4. I need to use HLS for my entire design.
This is another myth that needs to be dispelled, since HLS complements the standard FPGA design-flow process. FPGA vendors all provide a lot of designs and IP. Therefore, the time you might be using HLS could account for just those parts of a development that need some degree of “secret sauce” when you’re perhaps developing complex algorithms for designs such as data centers, wireless communication, vision processing, and avionics. Across the industry, a rich portfolio of IP is available that perfectly complements using HLS.
5. I need to be a software developer to use HLS.
The reason why this is a myth is that HLS is a hardware-design productivity tool. You certainly need to be able to code in C/C++, which for most hardware designers is manageable. The code needs to impart or imply the heart of the architecture, and you can be abstract in the coding as long as it infers the hardware architecture, memory, and data flow that you wish to achieve.
You don’t actually need to code every last detail, so a block diagram approach would really help. In many ways, a software developer might actually struggle using HLS, since they probably wouldn’t have the required depth of hardware design knowledge.
6. HLS breaks my verification flow.
An RTL designer will commonly use a testbench to verify the design. Most would place the RTL code back into the C model to verify that the RTL achieves what the architecture implied in the C code. It doesn’t matter whether this RTL was generated through VHDL/Verilog or by HLS; both can be verified back original model.
7. HLS doesn’t support multi-rate DSP designs.
Very common in communication and radar systems, there are a number of requirements, for example, when down-sampling the data rate. A number of well-documented HLS methods support multi-rate DSP designs, including polyphase decimation or polyphase interpolation filtering. So, yes, HLS does support multi-rate DSP designs.
8. HLS may not support my interface requirements.
Not the case. Concerns regarding getting data in and out of a design are unfounded. High-level-synthesis techniques use pragmas that allow the developer to specify the standards required by the interface. Supporting memory maps, streaming, and wired interfaces, it allows you to customize the interfaces to your system requirements.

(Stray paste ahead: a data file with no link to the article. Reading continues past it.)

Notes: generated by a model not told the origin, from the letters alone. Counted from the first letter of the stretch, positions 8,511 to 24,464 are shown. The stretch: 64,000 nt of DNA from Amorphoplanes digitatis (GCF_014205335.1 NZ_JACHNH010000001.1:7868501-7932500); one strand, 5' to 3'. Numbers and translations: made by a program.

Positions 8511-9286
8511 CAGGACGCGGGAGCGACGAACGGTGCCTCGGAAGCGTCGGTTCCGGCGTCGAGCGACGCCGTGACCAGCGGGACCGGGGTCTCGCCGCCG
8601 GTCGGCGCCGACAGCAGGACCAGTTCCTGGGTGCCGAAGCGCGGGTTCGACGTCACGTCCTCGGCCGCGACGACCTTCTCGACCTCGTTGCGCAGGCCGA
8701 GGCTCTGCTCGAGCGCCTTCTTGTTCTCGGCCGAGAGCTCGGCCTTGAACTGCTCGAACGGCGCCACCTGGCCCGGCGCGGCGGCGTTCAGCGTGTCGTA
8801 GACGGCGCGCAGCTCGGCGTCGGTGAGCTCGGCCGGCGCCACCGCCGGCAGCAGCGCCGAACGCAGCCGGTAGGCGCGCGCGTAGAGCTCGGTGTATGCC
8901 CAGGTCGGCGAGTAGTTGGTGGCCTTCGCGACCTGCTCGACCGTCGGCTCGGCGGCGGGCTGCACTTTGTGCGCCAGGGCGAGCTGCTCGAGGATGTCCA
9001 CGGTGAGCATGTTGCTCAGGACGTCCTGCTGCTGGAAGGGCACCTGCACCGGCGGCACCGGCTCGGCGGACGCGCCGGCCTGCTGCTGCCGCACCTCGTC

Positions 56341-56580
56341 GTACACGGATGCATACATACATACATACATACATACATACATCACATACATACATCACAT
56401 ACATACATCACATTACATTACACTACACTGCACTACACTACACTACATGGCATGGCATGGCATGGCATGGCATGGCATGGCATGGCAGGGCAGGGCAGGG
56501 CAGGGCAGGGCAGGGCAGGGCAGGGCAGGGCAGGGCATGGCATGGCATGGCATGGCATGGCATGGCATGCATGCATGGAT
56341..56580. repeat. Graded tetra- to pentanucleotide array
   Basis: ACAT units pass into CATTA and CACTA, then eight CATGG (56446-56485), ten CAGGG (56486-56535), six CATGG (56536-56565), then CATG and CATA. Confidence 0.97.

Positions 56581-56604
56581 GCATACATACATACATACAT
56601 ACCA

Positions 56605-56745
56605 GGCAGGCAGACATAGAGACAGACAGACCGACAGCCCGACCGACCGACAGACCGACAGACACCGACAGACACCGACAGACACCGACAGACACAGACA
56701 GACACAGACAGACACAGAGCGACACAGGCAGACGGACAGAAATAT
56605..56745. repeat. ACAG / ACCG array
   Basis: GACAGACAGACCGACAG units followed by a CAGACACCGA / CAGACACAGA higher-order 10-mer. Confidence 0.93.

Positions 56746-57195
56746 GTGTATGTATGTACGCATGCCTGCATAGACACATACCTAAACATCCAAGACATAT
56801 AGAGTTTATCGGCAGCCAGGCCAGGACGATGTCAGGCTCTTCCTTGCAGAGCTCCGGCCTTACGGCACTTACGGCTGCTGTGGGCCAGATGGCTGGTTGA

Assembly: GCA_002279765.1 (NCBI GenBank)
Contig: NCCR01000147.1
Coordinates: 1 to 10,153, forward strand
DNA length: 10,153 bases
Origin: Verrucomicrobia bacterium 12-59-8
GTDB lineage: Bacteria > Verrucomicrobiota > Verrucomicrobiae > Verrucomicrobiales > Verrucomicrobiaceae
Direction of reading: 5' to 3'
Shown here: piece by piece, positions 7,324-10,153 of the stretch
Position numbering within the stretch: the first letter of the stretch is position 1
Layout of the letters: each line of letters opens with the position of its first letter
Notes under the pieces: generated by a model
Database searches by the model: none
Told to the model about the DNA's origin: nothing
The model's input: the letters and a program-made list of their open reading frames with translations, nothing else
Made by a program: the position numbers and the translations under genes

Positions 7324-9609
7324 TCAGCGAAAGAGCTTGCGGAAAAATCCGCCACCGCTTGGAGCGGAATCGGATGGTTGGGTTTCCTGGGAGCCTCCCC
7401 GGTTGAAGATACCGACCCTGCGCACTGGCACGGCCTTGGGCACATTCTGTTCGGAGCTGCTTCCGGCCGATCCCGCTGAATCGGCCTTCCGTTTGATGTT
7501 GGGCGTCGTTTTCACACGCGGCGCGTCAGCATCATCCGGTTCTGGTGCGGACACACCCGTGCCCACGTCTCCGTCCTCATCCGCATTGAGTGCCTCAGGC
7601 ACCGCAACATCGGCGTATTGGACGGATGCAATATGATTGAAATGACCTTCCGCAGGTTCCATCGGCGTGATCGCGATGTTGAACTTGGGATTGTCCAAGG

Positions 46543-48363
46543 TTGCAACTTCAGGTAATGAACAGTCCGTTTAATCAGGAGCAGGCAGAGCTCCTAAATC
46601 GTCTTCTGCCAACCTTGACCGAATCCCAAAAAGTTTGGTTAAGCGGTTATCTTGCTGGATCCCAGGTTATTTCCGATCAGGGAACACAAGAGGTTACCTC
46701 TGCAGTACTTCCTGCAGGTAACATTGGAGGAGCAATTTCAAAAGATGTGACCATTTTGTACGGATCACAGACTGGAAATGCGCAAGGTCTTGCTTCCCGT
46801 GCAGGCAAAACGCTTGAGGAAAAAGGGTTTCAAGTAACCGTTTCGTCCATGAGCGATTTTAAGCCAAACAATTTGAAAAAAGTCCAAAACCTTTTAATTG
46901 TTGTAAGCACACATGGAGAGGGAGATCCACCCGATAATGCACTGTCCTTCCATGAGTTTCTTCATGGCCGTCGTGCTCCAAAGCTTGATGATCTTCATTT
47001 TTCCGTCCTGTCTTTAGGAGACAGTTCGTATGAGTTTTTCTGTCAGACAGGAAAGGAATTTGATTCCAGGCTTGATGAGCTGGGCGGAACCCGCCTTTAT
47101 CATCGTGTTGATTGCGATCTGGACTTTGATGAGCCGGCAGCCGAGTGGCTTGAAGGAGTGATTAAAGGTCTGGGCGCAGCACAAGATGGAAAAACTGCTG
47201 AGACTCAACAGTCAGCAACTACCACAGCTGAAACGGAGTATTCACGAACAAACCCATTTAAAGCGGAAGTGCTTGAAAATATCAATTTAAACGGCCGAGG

9. No IP is available for HLS.
As you may have gathered from some of the above points, there is indeed a lot of IP available. Some of the IP is available as libraries for vision, DSP, and math functions. Much like with C programming, extensive math functions and a growing list of available third-party libraries are available for use with HLS tools. In fact, many of the libraries supplied by FPGA vendors are optimized for their device targets.
10. HLS tools are expensive.
No, not the case. The FPGA industry is making these tools available at no cost as part of their standard software suites.
11. HLS doesn’t help address challenges of design reuse.
Sorry, but another myth that’s false. HLS helps design reuse because the source code is technology-independent, meaning that the source can be recompiled using different design exploration parameters to suit different target devices.
For example, with a low-cost, slower FPGA device, you might need to use more parallelism within the design to achieve the performance target. However, the next design might mean you can reuse the IP on a higher-performance device; therefore, you could use less device resources. This approach will actually improve design reuse.